The title page of the Jerry Cornelius comic.
3) A lesser known James White novel… Only printed in the UK.
James White is one of THE finds of the last few years. Best known for simple but earnest (and pacifistic) 50s stories about doctors solving alien medical problems, his novels demonstrate surprising power. A reader and frequent commentator (see I listen!) suggested I procure one of his late 70s novels unknown to me. I cannot wait to read it.
See my reviews of The Dream Millennium (1973), All Judgement Fled (1968), and The Watch Below (1966).
4) I recently discussed Emma Tennant’s work and how she was influenced by the UK SF scene (Ballard et al) here. Yes, I showed my inner academic by citing a few articles — many fans don’t realize that there’s serious and fascinating academic study of the genre. And, as literary historians are wont to do, they provide (often) relevant and erudite analysis of development of genre etc. I would pull more in if time allowed. I am currently reading Tennant’s novel and it’s intriguing so far!
Scans are from my own collection (in order to zoom in on the zany madness, click on the image).
I look forward to your comments/thoughts!
(Candy Amsden’s cover for the 1978 edition of The Crack (variant of: The Time of the Crack) (1973), Emma Tennant)
As I recently procured a copy of Emma Tennant’s The Crack (variant title: The Time of the Crack) (1973) in which a fault line appears under London destroying half the city, I decided to research her work.
William Grimes describes Emma Tennant’s fiction—in a New York Times retrospective on her life and works—as blending “fantasy, science fiction and social satire” that “explored the borderland between daylight and dreams, anatomized contemporary Britain.” Grimes quotes Gary Indiana’s 1990 The Village Voice article: “a startling procession of novels unlike anything else being written in England: wildly imaginative, Continue reading
I’ve read only one Ron Goulart story in Universe 1 (1971), ed. Terry Carr. It was marginally funny but slight. I assume his novels are similar. This is supposedly one of his best… It has an intriguing Diane and Leo Dillon cover.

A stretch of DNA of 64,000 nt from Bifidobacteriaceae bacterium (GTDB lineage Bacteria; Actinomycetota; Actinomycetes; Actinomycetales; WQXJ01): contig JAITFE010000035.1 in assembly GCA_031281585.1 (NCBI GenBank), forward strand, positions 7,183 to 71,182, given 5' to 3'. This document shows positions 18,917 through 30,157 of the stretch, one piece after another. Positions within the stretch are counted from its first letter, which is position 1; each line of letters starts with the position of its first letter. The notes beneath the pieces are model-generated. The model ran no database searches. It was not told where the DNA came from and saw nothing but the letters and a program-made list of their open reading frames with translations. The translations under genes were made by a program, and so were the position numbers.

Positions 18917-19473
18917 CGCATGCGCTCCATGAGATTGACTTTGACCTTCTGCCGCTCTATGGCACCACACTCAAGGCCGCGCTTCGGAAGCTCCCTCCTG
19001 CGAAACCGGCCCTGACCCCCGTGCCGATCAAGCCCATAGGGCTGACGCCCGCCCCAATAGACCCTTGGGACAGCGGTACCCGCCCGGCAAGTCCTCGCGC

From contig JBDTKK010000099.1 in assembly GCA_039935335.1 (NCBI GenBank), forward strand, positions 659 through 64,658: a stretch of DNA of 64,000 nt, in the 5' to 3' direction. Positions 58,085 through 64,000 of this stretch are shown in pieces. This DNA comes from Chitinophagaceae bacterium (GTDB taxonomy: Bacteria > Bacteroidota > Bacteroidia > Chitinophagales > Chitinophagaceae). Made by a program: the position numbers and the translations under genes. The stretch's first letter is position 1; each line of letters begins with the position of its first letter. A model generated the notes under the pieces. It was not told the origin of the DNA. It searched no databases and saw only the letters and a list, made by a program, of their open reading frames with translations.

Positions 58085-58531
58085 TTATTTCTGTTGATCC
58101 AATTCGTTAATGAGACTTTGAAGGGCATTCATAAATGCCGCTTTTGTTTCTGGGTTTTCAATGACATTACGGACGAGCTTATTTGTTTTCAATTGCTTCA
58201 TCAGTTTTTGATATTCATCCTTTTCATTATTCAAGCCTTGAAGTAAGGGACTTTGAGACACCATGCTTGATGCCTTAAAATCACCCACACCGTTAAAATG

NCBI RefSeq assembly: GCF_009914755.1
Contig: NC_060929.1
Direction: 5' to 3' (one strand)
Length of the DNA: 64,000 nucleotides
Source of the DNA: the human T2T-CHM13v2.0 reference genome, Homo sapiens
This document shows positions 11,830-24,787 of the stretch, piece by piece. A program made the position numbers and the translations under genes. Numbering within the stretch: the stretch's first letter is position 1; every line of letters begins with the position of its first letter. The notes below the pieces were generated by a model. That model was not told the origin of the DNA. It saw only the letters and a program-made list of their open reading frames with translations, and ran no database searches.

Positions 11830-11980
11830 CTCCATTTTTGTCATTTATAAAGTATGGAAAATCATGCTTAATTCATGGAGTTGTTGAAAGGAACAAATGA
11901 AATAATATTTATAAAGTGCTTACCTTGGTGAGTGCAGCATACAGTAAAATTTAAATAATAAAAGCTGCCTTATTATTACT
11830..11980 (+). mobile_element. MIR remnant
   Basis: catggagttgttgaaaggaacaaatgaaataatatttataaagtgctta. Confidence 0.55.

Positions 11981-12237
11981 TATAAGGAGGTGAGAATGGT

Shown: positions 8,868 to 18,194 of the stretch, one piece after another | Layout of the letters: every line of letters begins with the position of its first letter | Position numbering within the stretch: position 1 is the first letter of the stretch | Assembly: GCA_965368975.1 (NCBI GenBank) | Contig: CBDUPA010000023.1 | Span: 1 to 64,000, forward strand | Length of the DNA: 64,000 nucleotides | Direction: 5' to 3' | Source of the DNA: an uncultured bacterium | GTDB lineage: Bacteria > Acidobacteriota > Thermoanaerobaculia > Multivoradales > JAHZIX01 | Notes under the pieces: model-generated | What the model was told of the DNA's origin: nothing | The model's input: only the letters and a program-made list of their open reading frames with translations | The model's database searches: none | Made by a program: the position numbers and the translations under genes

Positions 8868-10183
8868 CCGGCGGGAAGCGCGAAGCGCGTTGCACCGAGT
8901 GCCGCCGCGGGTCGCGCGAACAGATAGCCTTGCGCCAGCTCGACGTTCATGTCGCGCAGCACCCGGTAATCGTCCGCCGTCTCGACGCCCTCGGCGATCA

New Worlds Anthologies? Answer: always yes!
Gary K. Wolf, not Gene Wolfe or the SF scholar Gary K. Wolfe in case anyone is confused… Gary K. Wolf remains best known for the Roger Rabbit sequence of novels (Who Censored Roger Rabbit? (1981) and 1991’s Who P-P-Plugged Roger Rabbit?). He started his writing career with three SF novels for Doubleday—Killerbowl (1975), A Generation Removed (1977), and The Resurrectionist (1979). I look forward to exploring his work.
And one of the few PKD novels I do not own (I might be missing four or five others). Not supposedly one of his best books, but his brand of surrealism is always fun. It’s for my collection rather than to read anytime soon. I’m more in a PKD’s early short stories mood!
All images are scans from my own collection (click image to zoom).
As always, thoughts/comments are welcome.
1. After Things Fell Apart, Ron Goulart (1970)
(Diane and Leo Dillon’s cover for the 1970 edition) Continue reading
(Bob Haberfield’s cover for the 1974 edition)
3.25/5 (Vaguely Good)
Decay and the end of the world. There are so many ways to write about decadence and decay. M. John Harrison spins haunting tales of crumbling bodies paralleling crumbling landscapes—The Pastel City (1971) and The Committed Men (1971). Mark S. Geston in Lords of the Starship (1967) postulates some retreat into the “medieval” where the masses can be harnessed and manipulated. Michael Moorcock’s An Alien Heat (1972)—the first in The Dancers at the End of Time sequence—unfolds with comedy and wit in a far future where an “inherited millennia of scientific and technological knowledge” allows the remaining inhabitants to “play immense Continue reading
Procuring SF paperbacks never gets old! I have started scanning in the covers (two of the four below) in order to provide higher quality images (click to zoom)— especially if they are hard to find images online and/or I find them aesthetically pleasing (Powers + Lehr in this post).
Let me know if the change is worth it!
Josephine Saxton: Despite reading The Hieros Gamos of Sam and An Smith (1969) years ago, my mind still traces the imprint of its strange ritualistic beauty . Her short fiction was published in a range of SF magazines and collections from 1965 to 1992. I have tracked down a copy of her first collection. Despite its 1985 publication date, eight of the fourteen stories were published in the 60s/70s.
Harry Harrison: A “classic” author whose work I need to explore more: I’ve read Deathworld (1960), attempted to read Make Room! Make Room! (1966) and A Transatlantic Tunnel, Hurrah (1972) at least three times, and Lifeship (1976), which he co-wrote with Gordon R. Dickson. I’ve encountered his short fiction here and there and found “By The Falls” (1970) a satisfying New Wave endeavor. Time for more short fiction!
New Worlds Anthology: I want all of them, end of story.
And finally, the selection bound to surprise and confuse my regular readers…. Aliya Whiteley: Despite my various protestations, I have not stopped reading new SF entirely. And I couldn’t resist finding a copy of Whiteley’s well-received fungal nightmare…. If you’re curious see Jesse’s review over at Speculiction.
1. Prime Number, Harry Harrison (1970)
(Paul Lehr’s cover for the 1970 edition) Continue reading